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Mountain Zebra Skin. Credit: USFWS

Publications & ID Notes




Bone is a mineralized connective tissue consisting of dahllite, proteins and lipids. Compact bone, which is most often used as an ivory substitute, is extensively permeated by a series of canals through which fluid flows. This is the Haversian System. The Haversian canals can be seen on a polished bone surface using a 10X hand lens. These canals appear as pits or scratch like irregularities. Their appearance is often accentuated by the presence of discolored organic material which adheres to the pit walls.

photomicrograph of bone Click to see photomicrograph of bone

Shell is a calcium carbonate found as the protective covering of a soft bodied mollusk. Shell can be polished to a very smooth hard surface. Shells may present color mottling, which persists through ultraviolet examination. In the absence of gross morphological features, identification of shell is best done by FT - IR.


(Rhinoplax vigil)

The casque of the endangered Helmeted Hornbill, a native of Borneo, can be carved and polished. The casque is a hollow, roughly cylindrical attachment to the bird's upper bill. The casque is distinctive by virtue of its size, up to approximately 8 x 5 x 2.5cm, and its peripheral color, which is a bright red. Other names for Hornbill casque "ivory" are "hot-ting" and "golden jade".

hornbill ivory Click to see hornbill "ivory"


(Phytelephas macrocarpa)

Vegetable ivory or ivory nuts are primarily the nuts of the Tagua palm tree (Phytelephas macrocarpa) although other palms of the same subfamily also produce ivory nuts. Tagua trees grow mainly in moist locations in northern South America. The mature nut, which can reach the size of an apple, has a very white, exceedingly hard cellulose kernel, which is worked like ivory. The husk of the nut has a dark brown appearance and is frequently incorporated into the carving.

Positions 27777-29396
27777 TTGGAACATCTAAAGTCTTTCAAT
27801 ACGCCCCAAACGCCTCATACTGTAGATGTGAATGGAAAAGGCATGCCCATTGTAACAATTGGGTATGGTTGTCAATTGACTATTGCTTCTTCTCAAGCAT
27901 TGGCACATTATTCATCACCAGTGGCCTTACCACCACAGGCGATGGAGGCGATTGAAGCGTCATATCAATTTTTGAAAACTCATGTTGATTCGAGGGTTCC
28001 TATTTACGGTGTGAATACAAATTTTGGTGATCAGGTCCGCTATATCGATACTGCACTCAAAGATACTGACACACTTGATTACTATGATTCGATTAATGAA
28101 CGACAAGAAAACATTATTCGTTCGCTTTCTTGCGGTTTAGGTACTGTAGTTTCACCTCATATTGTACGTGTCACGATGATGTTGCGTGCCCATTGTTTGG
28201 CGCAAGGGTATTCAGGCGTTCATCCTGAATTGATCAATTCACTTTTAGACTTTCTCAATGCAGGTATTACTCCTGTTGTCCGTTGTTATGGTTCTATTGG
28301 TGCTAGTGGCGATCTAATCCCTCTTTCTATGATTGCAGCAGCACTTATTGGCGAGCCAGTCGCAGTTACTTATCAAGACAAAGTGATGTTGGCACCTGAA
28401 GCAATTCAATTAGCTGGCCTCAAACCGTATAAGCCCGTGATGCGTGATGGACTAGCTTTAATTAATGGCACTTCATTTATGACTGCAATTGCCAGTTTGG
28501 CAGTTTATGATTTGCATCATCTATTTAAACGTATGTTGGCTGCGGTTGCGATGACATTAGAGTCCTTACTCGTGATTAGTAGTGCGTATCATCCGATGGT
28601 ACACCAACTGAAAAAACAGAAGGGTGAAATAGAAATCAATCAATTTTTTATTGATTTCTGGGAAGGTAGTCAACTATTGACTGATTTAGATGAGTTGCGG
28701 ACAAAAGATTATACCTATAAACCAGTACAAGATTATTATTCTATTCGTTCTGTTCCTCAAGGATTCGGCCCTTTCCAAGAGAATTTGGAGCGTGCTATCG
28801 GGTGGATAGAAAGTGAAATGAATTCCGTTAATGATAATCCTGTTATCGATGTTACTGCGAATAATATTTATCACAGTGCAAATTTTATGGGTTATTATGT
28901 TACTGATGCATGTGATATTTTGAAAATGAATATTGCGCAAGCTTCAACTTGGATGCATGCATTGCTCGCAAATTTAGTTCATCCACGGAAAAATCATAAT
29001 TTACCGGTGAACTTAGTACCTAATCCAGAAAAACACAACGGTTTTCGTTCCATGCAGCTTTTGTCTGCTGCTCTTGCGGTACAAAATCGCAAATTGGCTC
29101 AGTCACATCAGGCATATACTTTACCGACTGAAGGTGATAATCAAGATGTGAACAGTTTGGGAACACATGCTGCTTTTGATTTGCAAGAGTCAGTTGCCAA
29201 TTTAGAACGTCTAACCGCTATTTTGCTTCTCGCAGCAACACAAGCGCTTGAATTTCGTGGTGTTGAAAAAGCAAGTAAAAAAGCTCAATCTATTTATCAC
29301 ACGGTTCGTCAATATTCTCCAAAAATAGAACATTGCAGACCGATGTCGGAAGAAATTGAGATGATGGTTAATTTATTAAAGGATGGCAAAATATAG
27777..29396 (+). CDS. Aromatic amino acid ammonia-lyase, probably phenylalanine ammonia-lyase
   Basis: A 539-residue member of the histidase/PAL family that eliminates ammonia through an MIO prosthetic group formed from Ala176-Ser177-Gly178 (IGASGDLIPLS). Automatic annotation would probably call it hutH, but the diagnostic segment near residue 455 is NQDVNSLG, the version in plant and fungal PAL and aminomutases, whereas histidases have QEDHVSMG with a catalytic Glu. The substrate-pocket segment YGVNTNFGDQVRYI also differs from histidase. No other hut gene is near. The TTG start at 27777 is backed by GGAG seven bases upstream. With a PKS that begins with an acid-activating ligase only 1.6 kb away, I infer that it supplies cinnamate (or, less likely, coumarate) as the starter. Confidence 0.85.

Examination of the cellulose in carved vegetable ivory reveals a series of fine, regularly spaced concentric lines similar to those seen in the hippopotamus. Close examination with a low powered microscope reveals a grainy or lined appearance. These features may not always be obvious on highly curved surfaces. Vegetable ivory UV fluorescence is very similar to ivory fluorescence. In the absence of morphologically identifying features, identification of vegetable ivory is best done using FT-IR. Perhaps one of the oldest field tests for differentiating vegetable ivory from real ivory is the addition of sulfuric acid to the item to be examined. Sulfuric acid applied to vegetable ivory causes an irreversible pink coloring in about 12 minutes. Genuine ivory should not stain.

CAUTION: Due to the irreversible nature of this test, only a minute dot of acid should be applied to the object in question.

taguanut ivory Click to see cross section of a taguanut


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